- It may not be much of a surprise, but U.S. workers consider their daily trip to and from the office a serious productivity drain, according to a new survey from Regus, a workspace provider.
- Regus' survey of 13,340 Americans found that 38% see commuting as a "pointless, undefined time," while 30% positively hate their commute and brand it as a "waste" of precious time.
- Only a minority of employees (12%) regard commuting as profitable work time, with the majority declaring it not just a drain on work, but on personal time as well. Then again, a small minority (19%) regard their commute as personal time, as they are able to read and catch up on the latest news on their smartphone.
It seems that while employees today are expected to always be available and connected, the reality is there is a much bigger and subtler drain on productivity than overbearing smartphones — the daily commute, especially the long ones that leave workers already tired when they get to work. Savvy HR leaders looking not to let productivity slide might consider allowing employees to work closer to home at least some of the time.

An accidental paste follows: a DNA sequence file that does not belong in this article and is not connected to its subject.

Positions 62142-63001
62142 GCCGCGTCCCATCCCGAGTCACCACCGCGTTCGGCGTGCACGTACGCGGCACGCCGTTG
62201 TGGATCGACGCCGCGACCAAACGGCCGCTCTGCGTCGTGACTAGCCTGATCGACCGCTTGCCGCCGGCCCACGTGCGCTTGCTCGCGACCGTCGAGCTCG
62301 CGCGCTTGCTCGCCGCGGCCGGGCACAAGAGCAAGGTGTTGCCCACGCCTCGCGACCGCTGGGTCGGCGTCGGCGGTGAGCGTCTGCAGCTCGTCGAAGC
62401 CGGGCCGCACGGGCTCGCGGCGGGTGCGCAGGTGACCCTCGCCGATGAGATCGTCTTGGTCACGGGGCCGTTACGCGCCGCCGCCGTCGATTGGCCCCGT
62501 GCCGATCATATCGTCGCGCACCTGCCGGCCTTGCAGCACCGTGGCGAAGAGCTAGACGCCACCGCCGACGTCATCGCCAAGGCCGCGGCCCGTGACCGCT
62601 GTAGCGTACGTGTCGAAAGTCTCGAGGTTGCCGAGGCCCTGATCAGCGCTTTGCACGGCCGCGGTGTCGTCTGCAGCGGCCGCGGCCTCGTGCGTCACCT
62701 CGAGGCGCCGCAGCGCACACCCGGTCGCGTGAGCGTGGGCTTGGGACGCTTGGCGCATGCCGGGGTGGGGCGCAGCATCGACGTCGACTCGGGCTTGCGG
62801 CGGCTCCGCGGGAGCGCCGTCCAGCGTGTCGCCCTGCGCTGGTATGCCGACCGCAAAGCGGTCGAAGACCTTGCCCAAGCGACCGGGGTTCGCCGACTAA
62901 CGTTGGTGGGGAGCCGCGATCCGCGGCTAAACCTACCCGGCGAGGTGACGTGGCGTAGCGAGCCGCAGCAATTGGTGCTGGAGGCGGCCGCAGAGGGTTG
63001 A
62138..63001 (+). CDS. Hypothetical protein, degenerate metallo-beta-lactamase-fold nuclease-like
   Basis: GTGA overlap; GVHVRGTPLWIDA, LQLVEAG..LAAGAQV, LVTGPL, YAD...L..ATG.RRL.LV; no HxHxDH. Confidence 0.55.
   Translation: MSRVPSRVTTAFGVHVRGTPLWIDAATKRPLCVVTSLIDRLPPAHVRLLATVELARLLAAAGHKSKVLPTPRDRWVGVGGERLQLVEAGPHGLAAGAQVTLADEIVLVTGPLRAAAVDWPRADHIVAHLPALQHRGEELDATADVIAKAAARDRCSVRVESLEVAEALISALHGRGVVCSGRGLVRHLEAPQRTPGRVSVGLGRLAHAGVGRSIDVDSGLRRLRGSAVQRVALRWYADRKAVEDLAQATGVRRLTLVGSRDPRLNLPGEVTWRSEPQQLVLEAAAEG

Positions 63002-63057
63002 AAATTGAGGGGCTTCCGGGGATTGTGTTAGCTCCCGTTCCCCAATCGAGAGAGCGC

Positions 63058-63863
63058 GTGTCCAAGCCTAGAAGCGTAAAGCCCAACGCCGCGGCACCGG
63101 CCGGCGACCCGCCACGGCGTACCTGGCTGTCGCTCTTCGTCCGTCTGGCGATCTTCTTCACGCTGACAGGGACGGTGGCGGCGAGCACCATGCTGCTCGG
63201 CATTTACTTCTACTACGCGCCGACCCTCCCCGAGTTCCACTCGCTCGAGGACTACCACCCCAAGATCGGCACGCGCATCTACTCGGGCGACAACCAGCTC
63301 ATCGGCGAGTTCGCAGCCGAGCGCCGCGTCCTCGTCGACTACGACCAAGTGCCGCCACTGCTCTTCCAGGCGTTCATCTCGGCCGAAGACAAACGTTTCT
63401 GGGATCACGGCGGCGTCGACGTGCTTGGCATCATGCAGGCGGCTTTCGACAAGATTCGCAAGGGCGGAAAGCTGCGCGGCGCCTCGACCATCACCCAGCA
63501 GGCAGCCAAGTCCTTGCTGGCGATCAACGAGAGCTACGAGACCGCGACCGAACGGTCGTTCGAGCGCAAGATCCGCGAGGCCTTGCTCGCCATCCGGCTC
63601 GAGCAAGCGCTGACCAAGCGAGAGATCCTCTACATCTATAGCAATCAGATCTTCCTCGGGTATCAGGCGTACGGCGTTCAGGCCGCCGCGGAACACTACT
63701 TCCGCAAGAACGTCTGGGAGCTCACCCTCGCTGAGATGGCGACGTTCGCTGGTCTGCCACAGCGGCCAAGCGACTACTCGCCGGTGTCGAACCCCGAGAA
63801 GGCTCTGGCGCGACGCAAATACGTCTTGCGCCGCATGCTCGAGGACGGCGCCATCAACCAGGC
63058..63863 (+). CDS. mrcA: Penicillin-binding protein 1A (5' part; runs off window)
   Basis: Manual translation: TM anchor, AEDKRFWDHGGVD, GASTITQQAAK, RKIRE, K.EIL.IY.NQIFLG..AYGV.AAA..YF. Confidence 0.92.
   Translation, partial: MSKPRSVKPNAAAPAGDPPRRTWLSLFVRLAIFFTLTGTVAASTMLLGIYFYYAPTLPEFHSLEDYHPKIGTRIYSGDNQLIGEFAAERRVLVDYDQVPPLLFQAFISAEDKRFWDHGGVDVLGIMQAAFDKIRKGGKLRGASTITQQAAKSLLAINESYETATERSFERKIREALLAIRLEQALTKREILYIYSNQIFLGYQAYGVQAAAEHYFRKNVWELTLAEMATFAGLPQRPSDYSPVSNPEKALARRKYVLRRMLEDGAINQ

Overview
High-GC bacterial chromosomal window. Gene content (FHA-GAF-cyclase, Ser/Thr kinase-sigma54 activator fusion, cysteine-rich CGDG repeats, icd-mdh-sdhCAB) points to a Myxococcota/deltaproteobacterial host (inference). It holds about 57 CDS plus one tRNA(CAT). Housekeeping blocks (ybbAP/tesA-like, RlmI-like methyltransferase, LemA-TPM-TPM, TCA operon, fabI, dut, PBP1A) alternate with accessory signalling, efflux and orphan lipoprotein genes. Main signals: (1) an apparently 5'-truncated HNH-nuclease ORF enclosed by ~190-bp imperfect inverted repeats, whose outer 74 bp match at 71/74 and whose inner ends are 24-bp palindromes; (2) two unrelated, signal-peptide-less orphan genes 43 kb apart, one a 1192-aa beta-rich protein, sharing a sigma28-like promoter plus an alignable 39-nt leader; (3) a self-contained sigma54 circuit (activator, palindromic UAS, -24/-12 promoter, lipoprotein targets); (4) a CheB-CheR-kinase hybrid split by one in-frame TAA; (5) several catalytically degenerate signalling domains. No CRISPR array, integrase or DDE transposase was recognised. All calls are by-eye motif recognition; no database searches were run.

Some large firms, including PwC, have opted out of large offices entirely and switched to a shared office format to encourage work flexibility and allow employees to work where is most convenient to them. Of course, remote working via a virtual workforce, otherwise known as telecommuting, has grown from 20% to 60% in the past 20 years, according to SHRM. Such arrangements are more possible now thanks to strong tech advancements.